The fundamental invariant of an optical system is the number N of degrees of freedom of the message it can transmit. The spatial bandwidth of the system can be increased over the classical limit by reducing one of the other constituent factors of N. As examples of this invariance theorem N=const. established in Part I of this series [ J. Opt. Soc. Am. 56, 1463 ( 1966)], we discuss (a) a system whose spatial-bandwidth increase is achieved by a proportional reduction of its temporal bandwidth, and (b) the airborne synthetic-aperture, terrain-mapping radar, whose spatial resolution comes from exploitation of the temporal degrees of freedom of the received signal. The increase of the spatial bandwidth beyond the classical limit is, however, limited by the appearance of evanescent waves.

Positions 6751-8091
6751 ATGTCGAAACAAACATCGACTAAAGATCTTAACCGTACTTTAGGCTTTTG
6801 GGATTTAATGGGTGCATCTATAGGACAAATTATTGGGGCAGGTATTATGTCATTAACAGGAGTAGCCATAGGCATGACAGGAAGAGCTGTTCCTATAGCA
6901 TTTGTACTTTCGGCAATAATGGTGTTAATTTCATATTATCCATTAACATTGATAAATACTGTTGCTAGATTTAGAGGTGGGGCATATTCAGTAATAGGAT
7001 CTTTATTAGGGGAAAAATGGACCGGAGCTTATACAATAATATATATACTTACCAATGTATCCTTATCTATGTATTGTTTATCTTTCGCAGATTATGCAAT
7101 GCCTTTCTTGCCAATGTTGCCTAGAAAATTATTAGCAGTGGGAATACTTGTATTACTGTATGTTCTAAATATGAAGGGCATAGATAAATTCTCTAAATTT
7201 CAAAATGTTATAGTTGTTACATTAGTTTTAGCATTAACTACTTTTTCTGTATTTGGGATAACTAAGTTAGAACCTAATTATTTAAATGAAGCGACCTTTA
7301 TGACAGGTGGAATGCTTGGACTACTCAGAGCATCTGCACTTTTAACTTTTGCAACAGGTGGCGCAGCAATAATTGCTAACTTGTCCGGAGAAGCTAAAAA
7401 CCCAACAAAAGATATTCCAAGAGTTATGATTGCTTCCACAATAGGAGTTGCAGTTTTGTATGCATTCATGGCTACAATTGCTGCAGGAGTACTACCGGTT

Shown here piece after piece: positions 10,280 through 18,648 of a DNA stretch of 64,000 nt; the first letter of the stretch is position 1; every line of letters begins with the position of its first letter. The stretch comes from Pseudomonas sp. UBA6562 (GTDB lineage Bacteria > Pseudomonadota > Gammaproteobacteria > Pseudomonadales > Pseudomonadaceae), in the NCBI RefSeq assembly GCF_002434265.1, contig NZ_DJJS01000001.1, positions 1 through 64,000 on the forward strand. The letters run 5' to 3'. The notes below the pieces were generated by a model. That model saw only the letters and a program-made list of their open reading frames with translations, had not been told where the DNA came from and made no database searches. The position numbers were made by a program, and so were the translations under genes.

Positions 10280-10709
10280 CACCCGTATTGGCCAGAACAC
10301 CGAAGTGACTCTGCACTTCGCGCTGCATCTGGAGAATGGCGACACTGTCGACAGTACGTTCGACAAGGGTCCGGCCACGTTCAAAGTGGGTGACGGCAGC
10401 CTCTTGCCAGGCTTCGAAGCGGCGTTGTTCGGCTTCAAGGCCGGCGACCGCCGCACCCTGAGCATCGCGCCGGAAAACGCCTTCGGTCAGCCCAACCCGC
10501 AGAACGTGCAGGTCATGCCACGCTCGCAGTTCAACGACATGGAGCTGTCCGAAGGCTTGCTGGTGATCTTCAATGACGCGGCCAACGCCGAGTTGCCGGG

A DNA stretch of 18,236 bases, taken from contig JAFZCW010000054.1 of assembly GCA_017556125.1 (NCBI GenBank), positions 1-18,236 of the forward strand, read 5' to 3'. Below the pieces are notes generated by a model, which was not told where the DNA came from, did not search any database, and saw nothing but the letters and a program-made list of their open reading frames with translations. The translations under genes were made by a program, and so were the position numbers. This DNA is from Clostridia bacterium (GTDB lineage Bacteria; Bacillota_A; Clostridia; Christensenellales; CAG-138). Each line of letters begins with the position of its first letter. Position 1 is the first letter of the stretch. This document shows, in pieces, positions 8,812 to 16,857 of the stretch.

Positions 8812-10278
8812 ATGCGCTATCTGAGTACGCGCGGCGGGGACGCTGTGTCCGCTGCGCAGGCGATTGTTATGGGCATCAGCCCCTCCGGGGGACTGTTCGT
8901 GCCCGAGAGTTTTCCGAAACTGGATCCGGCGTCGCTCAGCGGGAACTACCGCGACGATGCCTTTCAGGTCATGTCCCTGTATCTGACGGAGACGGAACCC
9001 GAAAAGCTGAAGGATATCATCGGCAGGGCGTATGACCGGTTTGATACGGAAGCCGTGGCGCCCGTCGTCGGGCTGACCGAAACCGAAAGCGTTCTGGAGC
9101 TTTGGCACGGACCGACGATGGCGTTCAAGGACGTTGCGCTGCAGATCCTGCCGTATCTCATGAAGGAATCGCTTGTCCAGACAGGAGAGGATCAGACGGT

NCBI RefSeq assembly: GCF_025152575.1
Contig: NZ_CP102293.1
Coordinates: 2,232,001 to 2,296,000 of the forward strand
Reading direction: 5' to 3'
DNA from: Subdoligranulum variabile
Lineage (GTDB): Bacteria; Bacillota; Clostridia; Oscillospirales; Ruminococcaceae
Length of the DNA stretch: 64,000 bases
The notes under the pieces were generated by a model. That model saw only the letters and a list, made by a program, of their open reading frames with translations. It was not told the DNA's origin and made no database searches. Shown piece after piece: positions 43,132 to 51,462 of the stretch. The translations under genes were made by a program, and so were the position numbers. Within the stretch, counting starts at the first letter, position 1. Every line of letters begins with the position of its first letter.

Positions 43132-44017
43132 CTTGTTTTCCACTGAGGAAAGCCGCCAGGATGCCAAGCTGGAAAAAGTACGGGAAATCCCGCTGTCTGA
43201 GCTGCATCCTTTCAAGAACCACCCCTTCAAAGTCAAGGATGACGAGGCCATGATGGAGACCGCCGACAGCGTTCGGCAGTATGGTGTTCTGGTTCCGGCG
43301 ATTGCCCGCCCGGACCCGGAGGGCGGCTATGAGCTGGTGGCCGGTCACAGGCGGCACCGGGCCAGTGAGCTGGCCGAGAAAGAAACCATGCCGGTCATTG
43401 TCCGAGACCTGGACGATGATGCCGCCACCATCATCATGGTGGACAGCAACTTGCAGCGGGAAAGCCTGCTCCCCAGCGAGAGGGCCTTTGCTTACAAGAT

The number of degrees of freedom of the object wave field stored in a hologram is discussed. The storage capacity of the photographic plate, which is proportional to its size times its spatial cutoff frequency, is fully exploited only by single-sideband Fraunhofer but not by single-sideband Fresnel holograms.
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